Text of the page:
By Hayley Mooney, Crayon UK General Manager
Despite the many advances in gender equality over recent years, women still have several challenges to overcome within the business world. To me, there are three that stick out above others and changing these will be crucial to creating a more level playing field for organisations and their employees, as well as society in general.
Underrepresentation in key industries
It is important we get as many females as possible breaking into male dominated industries, like the financial, science, technology, and engineering sectors. Although historically this has been difficult, women opening doors for other women – where possible and appropriate – will ensure our ideas are on the table as these critical industries advance. When I first entered the technology space, there were very few women in the profession and it was overwhelming going into an environment where you can visibly see that you have little to no representation. Beginning my career like this taught me the importance of being relentless and passionate in my field, asking those tricky questions and ensuring that my contributions were both seen and heard.
Inspiring the next generation of women to take STEM subjects will be crucial to tacking underrepresentation from the ground up. It is true that numbers have increased recently but there is still room for figures to grow even further – and to do this, we must support young women at all levels of their education and encourage them to be brave and inquisitive. Many young women have a natural curiosity which feeds into STEM and as mentors, we must allow them to be curious and explore potential career avenues. As an advocate for increasing female participation within the technology sectors, it is also important to connect young women to people from all backgrounds so we inspire the next generation of women in business.
Businesses that exclusively hire from one demographic or those who fit into the typical stereotype of an industry are simply restricting the growth and successes of the organisation. Speaking from personal experience, diversity enhances team creativity because more perspectives can be considered, which then leads to an increased probability of finding better solutions to succeed. Not only do diverse teams tend to be more successful, but they also play a critical role in increasing the visibility of typically underrepresented groups, which has long-term benefits for the wider industry.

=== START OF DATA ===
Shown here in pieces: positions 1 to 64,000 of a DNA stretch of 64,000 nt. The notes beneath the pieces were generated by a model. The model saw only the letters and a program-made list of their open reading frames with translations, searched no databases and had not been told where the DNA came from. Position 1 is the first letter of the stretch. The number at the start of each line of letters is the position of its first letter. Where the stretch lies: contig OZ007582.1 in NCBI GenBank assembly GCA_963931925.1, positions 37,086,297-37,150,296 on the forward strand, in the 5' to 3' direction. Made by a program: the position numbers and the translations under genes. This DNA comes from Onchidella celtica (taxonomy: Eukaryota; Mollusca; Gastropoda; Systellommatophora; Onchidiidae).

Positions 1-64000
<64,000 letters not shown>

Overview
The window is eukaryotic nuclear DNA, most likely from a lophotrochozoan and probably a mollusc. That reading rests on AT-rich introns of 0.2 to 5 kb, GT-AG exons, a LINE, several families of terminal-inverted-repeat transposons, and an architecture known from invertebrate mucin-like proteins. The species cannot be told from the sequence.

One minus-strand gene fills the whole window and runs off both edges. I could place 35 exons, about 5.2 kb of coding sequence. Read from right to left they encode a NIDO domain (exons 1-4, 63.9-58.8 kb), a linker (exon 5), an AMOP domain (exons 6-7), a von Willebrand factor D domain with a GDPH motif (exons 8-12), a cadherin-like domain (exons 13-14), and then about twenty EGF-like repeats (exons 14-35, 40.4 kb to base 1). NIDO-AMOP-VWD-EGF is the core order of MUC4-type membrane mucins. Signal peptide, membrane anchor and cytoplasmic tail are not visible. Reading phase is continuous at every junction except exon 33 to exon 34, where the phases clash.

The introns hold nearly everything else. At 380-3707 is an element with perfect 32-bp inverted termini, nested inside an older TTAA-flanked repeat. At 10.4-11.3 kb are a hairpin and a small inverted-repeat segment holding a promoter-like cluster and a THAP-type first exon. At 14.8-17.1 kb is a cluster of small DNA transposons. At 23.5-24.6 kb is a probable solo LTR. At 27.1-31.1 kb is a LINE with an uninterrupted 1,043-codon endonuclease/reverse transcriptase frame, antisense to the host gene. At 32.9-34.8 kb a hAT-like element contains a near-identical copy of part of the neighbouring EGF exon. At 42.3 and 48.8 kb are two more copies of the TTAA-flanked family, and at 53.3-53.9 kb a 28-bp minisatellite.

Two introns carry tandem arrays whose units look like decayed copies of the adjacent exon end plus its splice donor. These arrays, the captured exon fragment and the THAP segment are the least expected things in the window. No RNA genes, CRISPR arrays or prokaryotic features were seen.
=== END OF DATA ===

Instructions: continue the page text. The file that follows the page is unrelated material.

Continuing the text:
Hiring diverse teams is not difficult. However, there are still many misconceptions about diversity within the industry. Many think that when you are looking to hire a more diverse team, you are no longer looking to find the best candidate and instead looking to fill a quota, but that is not the case. I have found that sometimes the best candidate is not always the most academically qualified on paper. For example, when considering the grades or university status of a candidate it’s important to look at the context of why they achieved, what they did and how that may have affected their performance. Ultimately, it’s important to realise that diversity comes through looking at value in all its forms. A more holistic approach to hiring candidates and recognising the ability of employers to unlock potential within employees will help entire teams flourish.
Despite the many recent advancements made in terms of gender equality, there is still a pay gap that needs addressing immediately. The gender pay gap should simply not exist, and as long as it does it only serves to exacerbate the variety of challenges faced by women in business.
One method of tackling this would be to clearly mark salaries within job descriptions online and through recruitment channels, as this boosts transparency and makes it clear how people are being compensated for different roles. Women can find themselves being underpaid via a multitude of different circumstances, but if organisations create a culture where employees feel comfortable in asking for a yearly wage increase or discussing contract terms openly then this can also mitigate pay inequalities.
I believe there’s a lot organisations can do to support women and future female employees, but we need to meet these challenges head on. Tackling underrepresentation in male dominated industries is a good starting point but hiring diverse in general will have far reaching benefits for companies – and the eradication of gender pay gaps must be a priority. This decade, business leaders must ensure all employees are being treated respectfully and equally as this will achieve long term benefits for not only our society, but across a range of businesses and industries.
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